Eleanoora Rosenholm

Hyväile Minua Pimeä Tähti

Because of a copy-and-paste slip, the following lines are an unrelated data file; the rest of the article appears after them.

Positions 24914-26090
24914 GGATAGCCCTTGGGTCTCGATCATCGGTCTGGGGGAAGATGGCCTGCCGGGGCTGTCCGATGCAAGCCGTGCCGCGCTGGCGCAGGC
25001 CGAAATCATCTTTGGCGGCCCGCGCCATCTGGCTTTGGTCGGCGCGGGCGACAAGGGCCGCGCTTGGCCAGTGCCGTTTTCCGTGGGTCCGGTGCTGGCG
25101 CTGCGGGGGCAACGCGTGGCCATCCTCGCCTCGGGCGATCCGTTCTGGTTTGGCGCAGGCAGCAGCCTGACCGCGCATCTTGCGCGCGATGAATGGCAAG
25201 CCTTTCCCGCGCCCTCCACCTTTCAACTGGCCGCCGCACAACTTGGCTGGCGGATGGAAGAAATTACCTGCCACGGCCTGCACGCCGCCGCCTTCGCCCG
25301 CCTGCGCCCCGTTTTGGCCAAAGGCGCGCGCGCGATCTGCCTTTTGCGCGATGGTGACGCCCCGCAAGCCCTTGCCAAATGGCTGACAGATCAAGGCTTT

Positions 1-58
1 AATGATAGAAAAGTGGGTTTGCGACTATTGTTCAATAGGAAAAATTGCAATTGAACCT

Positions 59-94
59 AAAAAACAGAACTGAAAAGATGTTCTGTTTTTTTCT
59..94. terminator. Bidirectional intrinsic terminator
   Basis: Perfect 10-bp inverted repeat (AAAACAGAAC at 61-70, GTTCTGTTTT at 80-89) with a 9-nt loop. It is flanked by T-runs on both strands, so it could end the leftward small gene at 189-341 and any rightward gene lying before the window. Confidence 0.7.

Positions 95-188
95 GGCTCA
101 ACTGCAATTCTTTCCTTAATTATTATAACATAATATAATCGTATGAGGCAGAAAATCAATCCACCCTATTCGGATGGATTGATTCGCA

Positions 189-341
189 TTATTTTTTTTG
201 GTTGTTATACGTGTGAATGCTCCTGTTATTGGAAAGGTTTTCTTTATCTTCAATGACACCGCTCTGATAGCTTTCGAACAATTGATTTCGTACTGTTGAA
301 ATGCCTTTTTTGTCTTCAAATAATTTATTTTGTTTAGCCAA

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Starting with a portentous rumble and crash and what could be the sounds of water torture, Hyväile Minua Pimeä Tähti could almost be Wagnerian, at least until Noora Tommila's voice, backed by sprightly percussion, skips into merry view. This sense of giddy darkness as both concept and sonic core beautifully drives the third album by Eleanoora Rosenholm (named after a putative Finnish housewife), "Kolo" settling into something more reminiscent of Isabelle Antena than Zola Jesus, rolling together drumming, bubbling synth bass, clarinet leads, and dark exotica. The sense of sweetly playful fusions, here suggesting a blend of Carl Stalling, Björk, and Sanrio, recurs throughout in various styles and guises, showing Tommila has found a new balance on this album, thanks largely to regular member Mika Rättö and semi-behind-the-scenes collaborator Pasi Salmi. The easy creativity and exploration offered throughout marks each song with its own surprising delight, whether it's delicate acid folk spaciousness, epic spotlight balladeering, or frenetic, nervous drumming and chanting (or on "Puoli Päivää Firenzestä Itään," both, a rolling epic of a song with drum solos and clipped violins, spoken word snippets, and more to fulfill a sort of cinematic goth prog niche). There are space rock synth fanfares and sparkles on "Valo Kaasumeren Hämärässä" (not to mention a stirring male vocal toward the end), what could almost be an end-of-movie stomping ballad from 1988 on "Pimeä Tähti" (right down to the drum fills!), and gentle synth/guitar/drum machine romanticism on "Muistoja Huvilalta." "Sata Ave Mariaa" might be the winner of them all, including everything mentioned above -- plus sweeping strings and reggae -- in a song that's still perfectly cohesive.

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